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Re: MagLev C

Post by Stingray355 » March 19th, 2014, 10:14 am

I know this is not the place for official rulings but your comments trigger some questions. It says level surface not that the track is required to be level or to what degree of accuracy. We have more often than not competed on a table that was not level to the necessary tolerance for our vehicle not to be impacted by it. We use the first run to calculate how much more/less thrust we need to adjust to compensate. I know there are many designs out there but ours is very senstitive to this and differences as small as 1/16th" or less will require compensation.We have not witnessed any ES equiped to measure the level of the table at any event this year or last and certainly nothing that could measure the tiny differences that will impact our thrust setting.

We took extra steps in the construction of the track to insure that our track is level so that any differences( time) we measure from the first run are due to the table we are sitting on. If we had the luxury of always running on a perfectly level table it would make first runs more predictable and fewer or smaller adjustments would be needed for a second run. However in the real world this is not what we find and we try to prepare for how to deal with the differences we see at each venue.

I find no tolerances/specs for what is considered to be a level table and it is not even mentioned in the track specifications.

Teams that supply their own tracks have to have some demonstrated way to stop the device at the end of a run. This is often build into the track in one way or another and would define which end of the track is the finish and would make the other end the start. At the events we have competed in in doesn't matter whether we run left to right or right to left, the ES tells us which gate is the start and we orient the track so that our 95cm marks align with the gates.Maybe we will be running uphill or maybe downhill but the timer will tell us which way to adjust after we make a run.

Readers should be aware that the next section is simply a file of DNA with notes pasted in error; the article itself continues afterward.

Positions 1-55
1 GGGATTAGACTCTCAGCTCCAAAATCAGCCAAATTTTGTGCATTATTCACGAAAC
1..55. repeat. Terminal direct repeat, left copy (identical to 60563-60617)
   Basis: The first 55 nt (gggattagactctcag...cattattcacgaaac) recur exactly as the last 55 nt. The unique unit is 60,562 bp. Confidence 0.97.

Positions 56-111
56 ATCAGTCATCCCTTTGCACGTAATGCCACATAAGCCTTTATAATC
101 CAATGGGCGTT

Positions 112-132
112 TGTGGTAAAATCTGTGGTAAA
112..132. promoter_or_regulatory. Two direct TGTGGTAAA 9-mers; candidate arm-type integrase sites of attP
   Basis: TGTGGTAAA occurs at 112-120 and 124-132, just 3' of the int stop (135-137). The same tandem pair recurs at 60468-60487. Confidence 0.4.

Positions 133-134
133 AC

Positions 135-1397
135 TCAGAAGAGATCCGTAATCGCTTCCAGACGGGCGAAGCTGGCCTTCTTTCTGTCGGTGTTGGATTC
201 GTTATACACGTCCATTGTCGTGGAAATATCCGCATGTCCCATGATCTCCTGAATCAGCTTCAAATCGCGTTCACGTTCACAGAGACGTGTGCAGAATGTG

If it happens that you are running uphill, this would definately not a source of propulsion, just the opposite it will slow down the device and require even more thrust to hit whatever the target time is. Downhill is just as bad, we ran an 8 second time on our first run at a practice tournament with a calibration setting that should have produced a time close to the target time of 13.2 seconds.We were on a permanent countertop in a lab that appeared to be level. We have considered that being able to adjust to the conditions of the venue part of the challenge and you have to be able to adjust as required based on the results of the first run and using our calibration data to determine how much to adjust.

Without guidance on the required tolerance for level for the tables and/or tracks and with the lack of sensitve enough measurement tools I don't see how this could be admisistered in a fair and objective way. Consider this is coming from a team that would likely benefit from a requirement that all testing surfaces be perfectly level and we already have a track that is level to less than 1/64" at least last time we measured it.